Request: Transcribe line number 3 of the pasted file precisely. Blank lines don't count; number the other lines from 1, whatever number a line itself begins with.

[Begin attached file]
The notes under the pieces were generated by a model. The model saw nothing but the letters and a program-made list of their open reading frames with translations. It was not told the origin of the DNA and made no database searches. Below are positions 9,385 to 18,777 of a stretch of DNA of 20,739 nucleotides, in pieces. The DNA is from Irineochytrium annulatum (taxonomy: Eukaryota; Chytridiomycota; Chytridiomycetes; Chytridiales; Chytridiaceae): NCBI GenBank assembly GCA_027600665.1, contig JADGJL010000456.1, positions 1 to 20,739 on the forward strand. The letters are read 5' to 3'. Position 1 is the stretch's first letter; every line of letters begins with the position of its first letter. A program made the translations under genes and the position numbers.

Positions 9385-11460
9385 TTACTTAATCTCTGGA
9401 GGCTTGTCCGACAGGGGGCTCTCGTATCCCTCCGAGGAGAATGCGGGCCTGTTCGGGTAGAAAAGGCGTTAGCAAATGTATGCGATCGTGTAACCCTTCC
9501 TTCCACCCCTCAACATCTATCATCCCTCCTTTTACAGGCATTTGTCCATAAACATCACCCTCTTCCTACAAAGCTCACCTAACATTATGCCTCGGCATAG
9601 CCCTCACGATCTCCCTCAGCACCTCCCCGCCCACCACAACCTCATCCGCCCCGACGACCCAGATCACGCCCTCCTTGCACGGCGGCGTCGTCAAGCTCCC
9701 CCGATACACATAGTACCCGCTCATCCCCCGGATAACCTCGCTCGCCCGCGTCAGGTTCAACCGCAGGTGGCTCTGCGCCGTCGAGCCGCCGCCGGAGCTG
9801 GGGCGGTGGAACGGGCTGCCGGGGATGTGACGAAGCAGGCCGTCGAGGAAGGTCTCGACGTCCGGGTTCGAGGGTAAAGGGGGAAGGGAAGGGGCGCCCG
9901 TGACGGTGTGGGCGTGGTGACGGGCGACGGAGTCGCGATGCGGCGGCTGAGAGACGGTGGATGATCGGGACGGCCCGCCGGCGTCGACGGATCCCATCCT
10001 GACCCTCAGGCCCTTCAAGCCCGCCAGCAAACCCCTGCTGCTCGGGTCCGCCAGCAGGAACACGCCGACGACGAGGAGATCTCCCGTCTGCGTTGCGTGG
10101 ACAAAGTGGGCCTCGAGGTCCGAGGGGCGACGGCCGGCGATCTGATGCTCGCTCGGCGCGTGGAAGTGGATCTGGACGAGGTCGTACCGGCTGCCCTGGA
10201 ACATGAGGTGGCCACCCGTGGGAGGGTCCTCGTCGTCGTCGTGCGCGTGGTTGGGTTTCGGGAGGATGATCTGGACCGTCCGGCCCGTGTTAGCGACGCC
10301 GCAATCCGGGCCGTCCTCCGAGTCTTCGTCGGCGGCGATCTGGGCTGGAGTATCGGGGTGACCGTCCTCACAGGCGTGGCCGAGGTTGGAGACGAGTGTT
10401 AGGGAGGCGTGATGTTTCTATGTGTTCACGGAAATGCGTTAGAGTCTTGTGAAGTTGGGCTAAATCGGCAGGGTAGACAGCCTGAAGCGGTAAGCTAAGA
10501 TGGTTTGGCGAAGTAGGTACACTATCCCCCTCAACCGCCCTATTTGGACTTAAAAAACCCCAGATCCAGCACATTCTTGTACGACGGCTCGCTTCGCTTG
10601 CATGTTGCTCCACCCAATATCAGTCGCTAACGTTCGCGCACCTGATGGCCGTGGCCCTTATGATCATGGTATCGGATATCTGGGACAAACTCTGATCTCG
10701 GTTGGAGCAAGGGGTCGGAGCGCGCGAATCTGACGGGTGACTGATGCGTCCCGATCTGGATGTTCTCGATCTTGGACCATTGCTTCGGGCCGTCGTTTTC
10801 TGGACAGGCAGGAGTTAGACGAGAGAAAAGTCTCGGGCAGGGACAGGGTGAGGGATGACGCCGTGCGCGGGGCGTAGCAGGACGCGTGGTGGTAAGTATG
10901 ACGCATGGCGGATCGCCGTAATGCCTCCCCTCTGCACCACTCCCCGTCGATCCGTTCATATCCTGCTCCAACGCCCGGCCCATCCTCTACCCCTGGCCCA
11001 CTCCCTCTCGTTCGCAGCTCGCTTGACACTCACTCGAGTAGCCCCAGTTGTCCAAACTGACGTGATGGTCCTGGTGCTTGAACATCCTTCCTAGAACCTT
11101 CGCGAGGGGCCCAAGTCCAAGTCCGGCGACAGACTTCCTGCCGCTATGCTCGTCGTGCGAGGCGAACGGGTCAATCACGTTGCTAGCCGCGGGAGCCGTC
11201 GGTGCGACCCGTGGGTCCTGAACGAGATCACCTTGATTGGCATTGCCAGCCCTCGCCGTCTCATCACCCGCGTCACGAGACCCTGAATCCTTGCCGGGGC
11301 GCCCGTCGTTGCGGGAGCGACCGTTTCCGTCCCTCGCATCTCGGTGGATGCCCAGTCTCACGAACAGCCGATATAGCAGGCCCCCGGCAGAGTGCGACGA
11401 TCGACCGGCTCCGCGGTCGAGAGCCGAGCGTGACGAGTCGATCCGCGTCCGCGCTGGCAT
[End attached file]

9385 TTACTTAATCTCTGGA